Google's Project Loon: Now AI can steer its 4G-beaming balloons to right part of sky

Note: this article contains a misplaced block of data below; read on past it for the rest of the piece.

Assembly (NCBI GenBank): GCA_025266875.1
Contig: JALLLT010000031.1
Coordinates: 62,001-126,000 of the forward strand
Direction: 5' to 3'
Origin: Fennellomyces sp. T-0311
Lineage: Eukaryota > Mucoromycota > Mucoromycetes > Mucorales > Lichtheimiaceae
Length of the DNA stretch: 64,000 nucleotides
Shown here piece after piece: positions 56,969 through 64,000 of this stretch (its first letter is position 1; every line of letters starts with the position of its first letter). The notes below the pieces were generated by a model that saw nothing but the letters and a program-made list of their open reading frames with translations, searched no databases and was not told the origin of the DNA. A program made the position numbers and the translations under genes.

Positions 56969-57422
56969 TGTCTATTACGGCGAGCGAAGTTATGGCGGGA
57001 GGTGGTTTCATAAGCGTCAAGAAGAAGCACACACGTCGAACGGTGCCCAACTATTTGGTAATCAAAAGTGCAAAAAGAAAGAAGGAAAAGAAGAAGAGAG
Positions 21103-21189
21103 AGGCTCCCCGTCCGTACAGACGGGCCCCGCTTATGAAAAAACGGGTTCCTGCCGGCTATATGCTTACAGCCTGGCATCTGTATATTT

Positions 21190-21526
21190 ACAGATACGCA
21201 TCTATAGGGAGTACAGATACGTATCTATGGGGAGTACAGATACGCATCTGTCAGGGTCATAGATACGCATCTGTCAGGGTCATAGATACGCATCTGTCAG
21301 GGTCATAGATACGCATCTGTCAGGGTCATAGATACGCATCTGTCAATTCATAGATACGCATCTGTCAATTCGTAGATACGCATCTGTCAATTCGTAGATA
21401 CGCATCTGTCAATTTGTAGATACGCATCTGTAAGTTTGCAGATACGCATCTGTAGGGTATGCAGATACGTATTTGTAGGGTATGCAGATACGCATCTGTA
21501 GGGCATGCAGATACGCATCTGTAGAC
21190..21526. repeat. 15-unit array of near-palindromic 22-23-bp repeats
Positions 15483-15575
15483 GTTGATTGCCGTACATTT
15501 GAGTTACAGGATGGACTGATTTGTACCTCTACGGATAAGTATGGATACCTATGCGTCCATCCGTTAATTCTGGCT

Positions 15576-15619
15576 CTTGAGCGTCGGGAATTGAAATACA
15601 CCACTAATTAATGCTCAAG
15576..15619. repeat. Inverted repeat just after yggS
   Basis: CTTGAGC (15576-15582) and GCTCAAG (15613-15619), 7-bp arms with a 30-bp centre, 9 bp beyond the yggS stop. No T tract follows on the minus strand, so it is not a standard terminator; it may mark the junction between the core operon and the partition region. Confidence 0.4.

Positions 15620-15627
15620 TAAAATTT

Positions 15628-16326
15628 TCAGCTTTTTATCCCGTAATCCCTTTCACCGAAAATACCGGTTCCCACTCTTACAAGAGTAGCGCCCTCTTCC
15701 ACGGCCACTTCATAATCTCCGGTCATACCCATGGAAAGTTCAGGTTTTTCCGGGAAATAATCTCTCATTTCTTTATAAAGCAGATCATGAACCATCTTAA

To achieve 98 days total above Peru, the balloon made nearly 20,000 adjustments. Google's new wind-predicting algorithms have kept one of its internet-beaming air balloons aloft in Peru's airspace for a total of 98 days. Google's measure for success when it comes to Project Loon isn't just keeping balloons flying for 100 days, but ensuring they're not carried out to sea by air currents where they can't deliver wireless internet to the public. Project Loon, which sits in the X unit of Google's parent Alphabet, has used human-coded algorithms to determine how high or low in the stratosphere the air balloons need to be to catch a current that will take them in the desired direction. However, as Wired reports, updates to Loon's navigational system apply machine-learning techniques to the roughly 17 million kilometers of flight data it's collected to predict wind directions at different altitudes.

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